Honeybees (wild hives) will nest in most any cavity they find to their liking Including, Trees, and walls. They are very organized social insects and the colonies survive for many years. The numbers of insects in a single colony can be over 100,000. The wax combs are arranged vertically, and are two cells deep. The wax comb is made for multiple uses several of which are, raising their young (brood), and storing honey. Honey is made by the bees and is placed into the cells and “cured” to the perfect moisture content and sealed for future use in the winter when they will need these stores of food.
Fortunately Honeybees are not generally very aggressive unless their nest is disrupted. Honey bees can only sting once and then they die because when they sting they leave behind they stinger and the poison sac, and in the process pull out their insides. So when a Honeybee stings you it may be some comfort to know she is dead.
When the area the hive is occupying gets crowded the old Queen and a number of the workers will leave “swarm” to a new site. The remaining colony with produce a new queen for themselves.
In some areas of the country Africanized Honeybees known as killer bees have invaded. These honeybees can bee VERY aggressive and dangerous. If you live in an area with these bees avoid all honeybees and contact the authorities when you notice a hive.
They look like very large Bumblebees, but differ as follows: They are solitary, the top of the abdomen is shiny and hairless, the hind legs lack the pollen basket, and they build their nest in wood. They can be quite destructive if left unchecked.
The females are capable of stinging but are reluctant to do so. The males do not have stingers but can still bite with strong wood chewing mandibles.
Adult bees mate, excavate tunnels, and lay eggs in the spring, and the new adults emerge in late summer. They may return to the same site to hibernate and begin again next year.
Carpenter bees are generally recognized by the large ½ inch holes they bore into the wood as their nest sites. Some times the holes are not visible but after a short while the mess made by the large bees fecal material notes an area near and below the nest site.
Very large brownish-black solitary wasp often near 2 inches long. The female cicada killer burrows into the soil, locates a cicada (often referred to as locust), paralyze it with a sting. It is then placed into the burrow where an egg is deposited on it. The burrow is sealed with soil or pebble.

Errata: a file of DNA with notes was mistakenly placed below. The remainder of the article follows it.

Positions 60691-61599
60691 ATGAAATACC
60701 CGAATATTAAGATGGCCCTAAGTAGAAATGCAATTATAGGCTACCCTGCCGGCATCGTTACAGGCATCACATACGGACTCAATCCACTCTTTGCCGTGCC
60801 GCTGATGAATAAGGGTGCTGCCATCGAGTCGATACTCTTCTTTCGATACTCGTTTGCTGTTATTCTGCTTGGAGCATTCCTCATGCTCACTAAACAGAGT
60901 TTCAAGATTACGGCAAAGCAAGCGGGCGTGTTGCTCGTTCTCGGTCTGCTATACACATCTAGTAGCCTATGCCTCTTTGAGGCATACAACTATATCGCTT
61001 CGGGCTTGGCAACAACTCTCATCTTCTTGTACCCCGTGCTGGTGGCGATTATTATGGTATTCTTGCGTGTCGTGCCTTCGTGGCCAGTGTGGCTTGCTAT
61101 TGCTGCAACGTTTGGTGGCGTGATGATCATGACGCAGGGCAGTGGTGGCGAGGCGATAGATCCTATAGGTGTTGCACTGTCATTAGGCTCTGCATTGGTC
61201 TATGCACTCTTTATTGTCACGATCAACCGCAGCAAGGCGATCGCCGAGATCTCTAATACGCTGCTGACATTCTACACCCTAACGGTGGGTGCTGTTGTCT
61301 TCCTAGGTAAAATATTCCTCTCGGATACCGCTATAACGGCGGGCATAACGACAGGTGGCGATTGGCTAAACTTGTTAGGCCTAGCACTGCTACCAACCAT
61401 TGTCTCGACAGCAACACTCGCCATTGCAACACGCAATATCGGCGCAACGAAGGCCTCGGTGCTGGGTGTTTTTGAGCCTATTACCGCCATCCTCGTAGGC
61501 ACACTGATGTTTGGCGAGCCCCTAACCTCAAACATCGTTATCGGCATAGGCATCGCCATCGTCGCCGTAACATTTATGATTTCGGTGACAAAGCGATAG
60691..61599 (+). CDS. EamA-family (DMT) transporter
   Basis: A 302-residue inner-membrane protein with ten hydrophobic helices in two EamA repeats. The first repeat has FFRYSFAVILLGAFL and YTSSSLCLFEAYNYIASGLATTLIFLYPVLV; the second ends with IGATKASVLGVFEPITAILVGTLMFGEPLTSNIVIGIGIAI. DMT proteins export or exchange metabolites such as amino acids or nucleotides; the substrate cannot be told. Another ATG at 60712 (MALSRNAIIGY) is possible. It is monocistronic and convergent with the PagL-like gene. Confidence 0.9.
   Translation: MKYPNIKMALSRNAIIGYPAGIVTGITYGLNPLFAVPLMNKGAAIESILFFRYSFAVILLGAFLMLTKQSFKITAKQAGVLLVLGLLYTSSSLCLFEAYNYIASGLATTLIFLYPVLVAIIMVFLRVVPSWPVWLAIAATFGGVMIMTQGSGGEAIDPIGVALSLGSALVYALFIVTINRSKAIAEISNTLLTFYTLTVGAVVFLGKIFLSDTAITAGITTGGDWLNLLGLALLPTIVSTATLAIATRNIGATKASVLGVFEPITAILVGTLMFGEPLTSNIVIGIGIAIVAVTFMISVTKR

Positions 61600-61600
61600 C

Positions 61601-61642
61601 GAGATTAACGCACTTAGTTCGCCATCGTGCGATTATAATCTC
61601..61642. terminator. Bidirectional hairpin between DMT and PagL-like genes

The cicada is now food for the young Cicada Killers that hatch. This process is repeated until she exhausts her egg supply. They can be very bold, and scary when they dive at you, but rarely sting.
Generally found in fields, woodlands, and open areas, in dry to moist soils. They are mostly a dull yellow to red and or black color; having large heads in proportion to the body, curved jaws. They have a two-segmented waist between thorax and abdomen, and long legs.
Fire ants sting and also bite. The sting produces a fire like burning sensation, inspiring the name.
Fire ants had a very limited area for many years. Today fire ants are not just limited to the tropical and very warm areas of North America. Fire ants have established themselves in North Carolina, Virginia, and other areas more north that thought possible just a short while ago. They are being transport into other areas by way of sod, nursery stock, etc.
Control has been difficult due to their high numbers and multiple Queens in the colonies. Many times when the colony is poisoned many die but the few survivors will scatter and produce many colonies rather than the one. Some of the modern baits do offer promise in the field.
Some Interesting Info
Wasp and bees are of course very beneficial to man from pollination to the parasitic wasp that control many harmful insects. They also pose a serious threat to many people from their stings.
Venomous Arthropods attack over 500,000 people each year. Most people only have a mild reaction to the sting, however some people have severe to fatal reactions. Approximately 30 deaths each year are attributed to stings, however it is very likely the numbers are higher because many are attributed to heat stroke, heart attack, and others. Automobile crashes have occurred from bees getting into the vehicle and the driver panics.
Individuals that are very sensitive to insect strings may consider desensitization treatments and carrying a sting kit. Your doctor can give you more information.
Most of us fortunately can get relief from ice, a paste of water and sodium of bicarbonate (baking soda) to the wound. Watch out for any signs of anaphylactic shock (shortness of breath, sweating heavily, dizziness, throat swelling, bad swelling at the site, and others) and get help fast.